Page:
Brian A. Johnson
Undoubtedly the most widely circulated, discussed, and shared story in the region concerns the Boston Red Sox Triple-A minor league affiliate moving from Pawtucket, Rhode Island to Worcester, Massachusetts.
Not only will the City be gaining a new sports team, Worcester and its thriving Canal District will also be welcoming a transformative mixed-use super project that will include:
- Polar Park, a 10,000-seat baseball stadium
- 140-room extended stay hotel
- 110-room boutique hotel
- 225 market-rate apartments
- 96,000 square feet office building above
- 50,000 square feet of retail & restaurants
- 500+ above & below grade parking spaces
In addition to the construction of these physical assets, Worcester will be upgrading its infrastructure related to its road-system, public transit, pedestrian accessibility and safety.
Polar Park Stadium
Polar Park is the name of the 10,000 seat stadium that will house the Worcester Red Sox (increasingly referred to as the WooSox) beginning April 2021. Estimated to cost $101 million, Polar Park is slated to become the fourth most expensive minor league stadium ever. Initial renderings, available online in a master plan packet, imagine a park with brick detailing, surrounded by public space for guests to mingle. Tasked with turning a jumble of asphalt, gravel and rock off Madison Street into one of minor league baseball’s best stadiums is Worcester native Tommy Quirk, the president of architectural firm D’Agostino, Izzo, Quirk of Somerville (D’AIQ). Construction Manager for the Polar Park project is Gilbane-Hunt, a joint venture involving Gilbane Building of Providence, RI and AECOM Hunt of Los Angeles.
The funding formula for the ballpark calls for the City of Worcester to borrow $100.8 million ($70.6 million in general obligations bonds, $30.2 in bonds backed by team rent payments) to cover construction costs and PawSox owners paying $6 million toward construction. Rent payments are pegged at a little over a million dollars annually, for a total of $30.2 million over 30 years. Naming rights for the ballpark will come from Worcester’s Polar Beverages.
Madison Properties’ Mixed-Use Development
Two months ago, Madison Properties of Boston bought 18 acres of Canal District property for $6.1million. The purchase involved five parcels of land on Washington, Madison, Gold and Assonet streets in Worcester from Wyman-Gordon, an industrial manufacturer owned by conglomerate Berkshire Hathaway, Inc. of Omaha. Led by developer Denis Dowdle, Madison Properties plans to clear the parcels to make way for first phase of development expected to be finished by early 2021, including 225 market rate apartments, a 140-room extended stay hotel, 110-room boutique hotel and 65,000 square feet of retail and restaurant space. Additionally, a five-story, 96,000 square foot office building will be built behind Polar Park’s left field. The property will sit above an underground parking garage and include a roof deck and retail space overlooking the playing field. A second phase will include 200,000 SF of residential, office and/or mixed use development.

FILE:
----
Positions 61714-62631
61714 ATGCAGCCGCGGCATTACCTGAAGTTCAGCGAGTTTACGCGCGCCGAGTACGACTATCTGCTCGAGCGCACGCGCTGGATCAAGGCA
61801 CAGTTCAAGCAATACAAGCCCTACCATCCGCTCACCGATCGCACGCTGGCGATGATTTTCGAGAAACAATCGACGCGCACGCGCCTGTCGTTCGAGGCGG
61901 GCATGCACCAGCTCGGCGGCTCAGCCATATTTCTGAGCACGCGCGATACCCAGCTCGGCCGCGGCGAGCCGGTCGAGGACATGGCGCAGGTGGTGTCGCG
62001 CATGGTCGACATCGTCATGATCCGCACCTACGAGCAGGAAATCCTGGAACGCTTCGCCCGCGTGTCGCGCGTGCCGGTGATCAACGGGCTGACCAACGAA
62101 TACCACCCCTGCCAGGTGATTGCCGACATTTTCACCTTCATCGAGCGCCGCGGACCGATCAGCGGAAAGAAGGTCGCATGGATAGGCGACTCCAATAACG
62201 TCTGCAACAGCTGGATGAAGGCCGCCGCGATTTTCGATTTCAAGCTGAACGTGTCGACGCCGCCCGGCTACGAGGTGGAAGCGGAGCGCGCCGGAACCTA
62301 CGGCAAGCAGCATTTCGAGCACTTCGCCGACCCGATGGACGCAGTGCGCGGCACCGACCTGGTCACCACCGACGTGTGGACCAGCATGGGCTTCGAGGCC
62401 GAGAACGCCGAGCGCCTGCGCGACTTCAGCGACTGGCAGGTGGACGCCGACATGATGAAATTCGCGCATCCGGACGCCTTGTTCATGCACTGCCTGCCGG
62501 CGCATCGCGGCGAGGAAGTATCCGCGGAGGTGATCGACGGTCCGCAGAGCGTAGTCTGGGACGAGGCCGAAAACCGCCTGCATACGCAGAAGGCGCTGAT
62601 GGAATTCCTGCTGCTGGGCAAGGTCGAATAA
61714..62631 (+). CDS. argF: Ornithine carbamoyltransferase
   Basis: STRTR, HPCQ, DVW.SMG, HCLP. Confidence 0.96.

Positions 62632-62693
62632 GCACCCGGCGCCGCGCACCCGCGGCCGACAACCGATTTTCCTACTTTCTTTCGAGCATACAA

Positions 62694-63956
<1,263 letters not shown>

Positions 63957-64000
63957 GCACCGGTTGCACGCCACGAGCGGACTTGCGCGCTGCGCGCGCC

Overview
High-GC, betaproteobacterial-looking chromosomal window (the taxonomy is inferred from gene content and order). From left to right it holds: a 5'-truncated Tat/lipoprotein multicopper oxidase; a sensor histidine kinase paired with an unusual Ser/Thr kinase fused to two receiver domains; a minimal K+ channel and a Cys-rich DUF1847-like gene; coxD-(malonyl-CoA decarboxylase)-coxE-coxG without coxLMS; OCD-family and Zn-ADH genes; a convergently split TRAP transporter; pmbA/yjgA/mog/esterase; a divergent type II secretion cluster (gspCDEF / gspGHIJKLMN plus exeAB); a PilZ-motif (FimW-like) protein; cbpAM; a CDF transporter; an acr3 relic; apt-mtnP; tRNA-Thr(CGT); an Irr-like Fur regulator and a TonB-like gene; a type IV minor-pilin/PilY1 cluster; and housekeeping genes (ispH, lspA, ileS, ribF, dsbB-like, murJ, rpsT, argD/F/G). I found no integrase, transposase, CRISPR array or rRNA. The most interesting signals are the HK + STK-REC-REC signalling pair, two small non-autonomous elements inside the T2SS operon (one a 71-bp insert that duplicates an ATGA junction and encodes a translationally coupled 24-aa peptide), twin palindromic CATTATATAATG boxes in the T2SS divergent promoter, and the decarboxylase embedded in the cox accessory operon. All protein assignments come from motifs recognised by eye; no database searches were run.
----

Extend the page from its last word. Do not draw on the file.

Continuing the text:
A Transformative Super Project
Bringing the Triple-A affiliate of the world champion Red Sox to Worcester is a major coup for the City of Worcester. Just think about how often Worcester will now be mentioned in sports pages around the country when one of the Sox’s injured or up-and-coming stars plays here?
The economics are strong, too. When combined, the massive 650,000 square foot undertaking comes at a price tag of $241 million. The project continues the redevelopment of Worcester thriving Canal District and brings new reasons for tourists to visit, and businesses to relocate to Worcester.
Work is already taking place along Madison Street with the redesign of Kelley Square and underground utilities. Construction is planned to begin in July and will be on a tight 21-month schedule so as to be ready for the 2021 WooSox season.
During the months to come, I plan to follow this transformative super project, providing critical updates, with an eye towards how it can impact the larger Worcester economy, and especially the commercial real estate community.
Should you have any questions about this article – or any commercial real estate matter – please feel free to contact me at [email protected] or call me at 508-635-6783.